Ukraine’s Western partners fear that whoever becomes the new president can hardly be counted on to speed up reforms in the country
Presidential elections will be held in Ukraine on March 31 in a rather strange environment.
Since 2013, there has been an armed conflict in eastern Ukraine around the self-proclaimed Donetsk and Luhansk republics, which Russia supports.
Corruption in Ukraine has reached a level that many local and international observers consider critical.
A record number of 43 candidates were nominated for this election: however, only three are considered real candidates:
The current president, Petro Poroshenko – a billionaire of the chocolate empire, called the ‘Chocolate King’ in Ukraine;
• The current president, Petro Poroshenko – a billionaire of the chocolate empire, called the ‘Chocolate King’ in Ukraine;
• Opposition leader Yulia Tymoshenko – for many years, she was actively involved in projects pertaining to the transportation and trade of Russian gas. Until recently she too had a nickname – the ‘Gas Princess’;
• Comedic actor and host of a television show, Volodymyr Zelensky, who has no political experience.
Ukraine’s western partners fear that no matter who ends up in the presidency, the new president will most likely not be able to accelerate the reforms that the West has supported for the past five years.
“Each of them has their own serious flaws. There is not one that you can just take and support”, a Western diplomat who wished to remain anonymous told Reuters.
Briefly on the top three candidates who have a real chance of winning:
Showman, actor and comedian Volodymyr Zelensky is 41 years old and at this point, he is definitely leading the race: according to opinion polls, 32.1 percent of voters are ready to vote for him right now.
Zelensky became known in Ukraine as the leading actor in the TV series “Servant of the People”, in which he played the roll of the Ukrainian president.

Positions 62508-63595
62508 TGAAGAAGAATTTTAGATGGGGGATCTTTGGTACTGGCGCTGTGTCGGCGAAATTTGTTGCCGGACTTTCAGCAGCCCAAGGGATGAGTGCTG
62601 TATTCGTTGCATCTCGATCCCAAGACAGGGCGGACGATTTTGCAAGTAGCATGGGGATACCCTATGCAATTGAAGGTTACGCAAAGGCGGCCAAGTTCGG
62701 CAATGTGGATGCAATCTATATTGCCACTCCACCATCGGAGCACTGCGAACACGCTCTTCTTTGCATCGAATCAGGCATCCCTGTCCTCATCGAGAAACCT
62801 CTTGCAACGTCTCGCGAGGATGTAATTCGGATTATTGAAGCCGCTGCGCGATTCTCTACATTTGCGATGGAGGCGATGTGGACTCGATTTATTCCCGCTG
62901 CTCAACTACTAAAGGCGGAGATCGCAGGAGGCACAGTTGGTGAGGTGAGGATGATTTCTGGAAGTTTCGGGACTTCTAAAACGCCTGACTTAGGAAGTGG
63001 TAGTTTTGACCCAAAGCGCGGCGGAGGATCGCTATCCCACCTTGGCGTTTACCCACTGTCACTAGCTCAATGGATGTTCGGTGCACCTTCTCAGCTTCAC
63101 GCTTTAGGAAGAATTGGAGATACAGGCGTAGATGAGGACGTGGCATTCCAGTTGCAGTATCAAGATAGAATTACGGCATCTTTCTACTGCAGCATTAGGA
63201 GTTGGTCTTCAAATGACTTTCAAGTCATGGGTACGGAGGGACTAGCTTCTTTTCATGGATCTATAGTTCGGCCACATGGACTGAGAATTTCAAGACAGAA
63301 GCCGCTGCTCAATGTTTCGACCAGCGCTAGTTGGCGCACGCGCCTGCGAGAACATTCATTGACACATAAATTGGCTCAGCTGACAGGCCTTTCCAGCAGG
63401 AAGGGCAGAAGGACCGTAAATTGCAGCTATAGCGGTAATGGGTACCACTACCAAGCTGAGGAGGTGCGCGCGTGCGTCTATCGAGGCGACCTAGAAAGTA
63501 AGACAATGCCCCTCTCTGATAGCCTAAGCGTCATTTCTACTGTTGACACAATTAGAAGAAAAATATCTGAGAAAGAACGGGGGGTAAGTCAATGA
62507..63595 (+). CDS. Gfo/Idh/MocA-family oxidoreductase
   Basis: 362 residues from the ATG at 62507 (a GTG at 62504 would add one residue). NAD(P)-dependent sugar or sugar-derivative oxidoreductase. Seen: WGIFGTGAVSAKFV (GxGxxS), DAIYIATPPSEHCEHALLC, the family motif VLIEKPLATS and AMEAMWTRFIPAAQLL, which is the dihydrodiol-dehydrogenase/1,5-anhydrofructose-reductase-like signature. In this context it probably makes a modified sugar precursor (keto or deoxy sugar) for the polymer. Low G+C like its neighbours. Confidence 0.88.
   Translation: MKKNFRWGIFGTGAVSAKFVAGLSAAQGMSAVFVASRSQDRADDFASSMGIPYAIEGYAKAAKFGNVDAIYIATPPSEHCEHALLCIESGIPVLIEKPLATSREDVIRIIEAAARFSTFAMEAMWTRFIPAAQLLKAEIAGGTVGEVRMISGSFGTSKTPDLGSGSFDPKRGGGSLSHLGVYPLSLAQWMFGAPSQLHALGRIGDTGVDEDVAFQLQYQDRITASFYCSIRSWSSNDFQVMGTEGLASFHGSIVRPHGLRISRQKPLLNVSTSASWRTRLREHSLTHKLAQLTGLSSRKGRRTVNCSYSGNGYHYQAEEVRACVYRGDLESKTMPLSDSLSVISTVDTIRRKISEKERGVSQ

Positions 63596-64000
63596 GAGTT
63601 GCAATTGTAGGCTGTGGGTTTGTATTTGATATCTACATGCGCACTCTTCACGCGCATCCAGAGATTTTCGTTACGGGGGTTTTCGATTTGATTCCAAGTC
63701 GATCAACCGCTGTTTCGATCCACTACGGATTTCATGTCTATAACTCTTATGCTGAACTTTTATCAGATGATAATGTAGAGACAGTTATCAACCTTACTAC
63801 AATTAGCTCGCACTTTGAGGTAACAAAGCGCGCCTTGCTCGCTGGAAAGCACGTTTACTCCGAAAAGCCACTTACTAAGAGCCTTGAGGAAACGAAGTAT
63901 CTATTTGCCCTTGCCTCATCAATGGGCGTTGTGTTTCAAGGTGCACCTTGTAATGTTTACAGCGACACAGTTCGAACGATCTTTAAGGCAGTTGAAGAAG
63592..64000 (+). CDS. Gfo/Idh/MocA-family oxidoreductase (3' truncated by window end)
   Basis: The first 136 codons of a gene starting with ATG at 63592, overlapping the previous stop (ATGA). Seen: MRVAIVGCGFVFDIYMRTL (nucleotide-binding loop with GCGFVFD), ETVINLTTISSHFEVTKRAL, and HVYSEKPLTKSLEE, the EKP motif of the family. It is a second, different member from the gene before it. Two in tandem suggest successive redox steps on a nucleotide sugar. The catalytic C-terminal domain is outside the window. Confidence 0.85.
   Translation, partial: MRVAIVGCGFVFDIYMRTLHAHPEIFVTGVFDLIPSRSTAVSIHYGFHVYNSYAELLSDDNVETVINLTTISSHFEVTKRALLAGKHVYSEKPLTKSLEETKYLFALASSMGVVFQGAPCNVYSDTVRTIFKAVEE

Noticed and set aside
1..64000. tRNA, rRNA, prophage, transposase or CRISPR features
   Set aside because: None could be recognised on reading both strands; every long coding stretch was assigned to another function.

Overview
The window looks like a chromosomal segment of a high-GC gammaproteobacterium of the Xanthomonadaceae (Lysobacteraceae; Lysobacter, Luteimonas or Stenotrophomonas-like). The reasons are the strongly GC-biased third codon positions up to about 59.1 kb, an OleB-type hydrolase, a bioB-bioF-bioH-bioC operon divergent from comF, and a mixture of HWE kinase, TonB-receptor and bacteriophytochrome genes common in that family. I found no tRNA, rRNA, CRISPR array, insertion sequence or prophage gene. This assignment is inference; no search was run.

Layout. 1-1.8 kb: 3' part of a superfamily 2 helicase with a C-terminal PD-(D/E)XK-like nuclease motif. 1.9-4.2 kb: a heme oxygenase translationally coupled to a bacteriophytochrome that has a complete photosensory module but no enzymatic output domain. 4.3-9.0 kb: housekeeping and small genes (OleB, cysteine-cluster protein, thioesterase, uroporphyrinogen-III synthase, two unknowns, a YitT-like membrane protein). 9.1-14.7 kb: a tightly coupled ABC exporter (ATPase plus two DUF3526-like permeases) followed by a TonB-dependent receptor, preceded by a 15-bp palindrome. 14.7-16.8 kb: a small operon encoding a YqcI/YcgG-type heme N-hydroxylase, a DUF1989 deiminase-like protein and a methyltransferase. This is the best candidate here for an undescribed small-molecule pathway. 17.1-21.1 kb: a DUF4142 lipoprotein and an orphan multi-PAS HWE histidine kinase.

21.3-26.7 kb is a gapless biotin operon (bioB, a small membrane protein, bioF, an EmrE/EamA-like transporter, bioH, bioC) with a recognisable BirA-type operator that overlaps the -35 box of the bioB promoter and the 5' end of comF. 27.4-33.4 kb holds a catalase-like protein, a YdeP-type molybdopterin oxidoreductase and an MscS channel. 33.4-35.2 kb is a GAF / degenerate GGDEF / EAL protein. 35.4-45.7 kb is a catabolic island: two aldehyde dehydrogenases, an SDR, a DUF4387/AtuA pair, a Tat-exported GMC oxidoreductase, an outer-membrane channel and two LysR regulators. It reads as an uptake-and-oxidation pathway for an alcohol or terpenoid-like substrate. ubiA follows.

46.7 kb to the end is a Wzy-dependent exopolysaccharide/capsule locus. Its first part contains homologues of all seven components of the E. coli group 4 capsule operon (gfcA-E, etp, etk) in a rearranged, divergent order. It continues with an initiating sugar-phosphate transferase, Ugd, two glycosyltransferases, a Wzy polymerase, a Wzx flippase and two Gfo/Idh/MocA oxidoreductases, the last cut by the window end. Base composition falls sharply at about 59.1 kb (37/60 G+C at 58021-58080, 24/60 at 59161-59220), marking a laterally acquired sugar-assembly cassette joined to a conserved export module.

Never before has he participated in politics, nor in public service.
In January 2019, a journalistic investigation was published which contained evidence that Zelensky owns three companies in Russia. Oddly enough, sociologists say this information played in his favour.
The main slogans of this candidate are: the fight against corruption and oligarchs and the settlement of relations with Russia through negotiations with international participation.
One of the reasons for his high rating is the protest mood in the country and the demand for new people in politics.
Volodymyr Zelensky enjoys support primarily from young people and residents of the Russian-speaking regions of Ukraine.
The current president, 52-year-old Petro Poroshenko, is second on the list of potential winners. Opinion polls claim 17.1 percent of voters are ready to support him.
Poroshenko is one of the richest people in Ukraine. The source of his fortune is the candy business – largely chocolate.
In February 2019, journalists from Bihus.info discovered a corruption scheme in the defense industry of the country: the scheme involved the son of a close friend of the president, the Secretary of the National Security and Defense Council Oleg Gladkovsky. Poroshenko fired Gladkovsky and demanded a thorough investigation of the affair.
Poroshenko’s campaign is based on the fact that the army’s combat capability has been strengthened, the treaty on visa-free travel was signed with the European Union and the Ukrainian Orthodox Church gained autonomy.
Poroshenko’s opponents accuse him primarily of being incapable of defeating corruption in the country.
The polls say that Poroshenko will reach the second round of voting – but Poroshenko also leads in the negative rating of candidates – half of respondents say they would not vote for the current president under any circumstances.
Opinion polls say 12.5 percent of voters are ready to vote for Yulia Tymoshenko at this point.
She is 58 years old, she has twice held the post of prime minister, she is the leader of the Batkivshchyna [Ukr. Fatherland] party and is running for president for the third time. Tymoshenko served a prison sentence on corruption charges under President Yanukovych.
Yulia Tymoshenko’s Fatherland party also appears in the investigation of bihus.info, which speaks to a scheme of shady party financing. On March 13, the court allowed the security service to verify the accounts of the party in a money laundering case.
However, sociologists say that Tymoshenko’s voters are reliable, and ready to come out for their candidate.
Ukrainian laws say that if none of the candidates win 50 per cent of the vote in the first round, a second round of voting will be held.
This scenario appears to be the most likely.
Experts believe that based on the information presently available, President Poroshenko and actor Zelensky will come out to compete in the second round.
So far, few predictions have been put forward as to how Tymoshenko’s voters will come out in such a situation.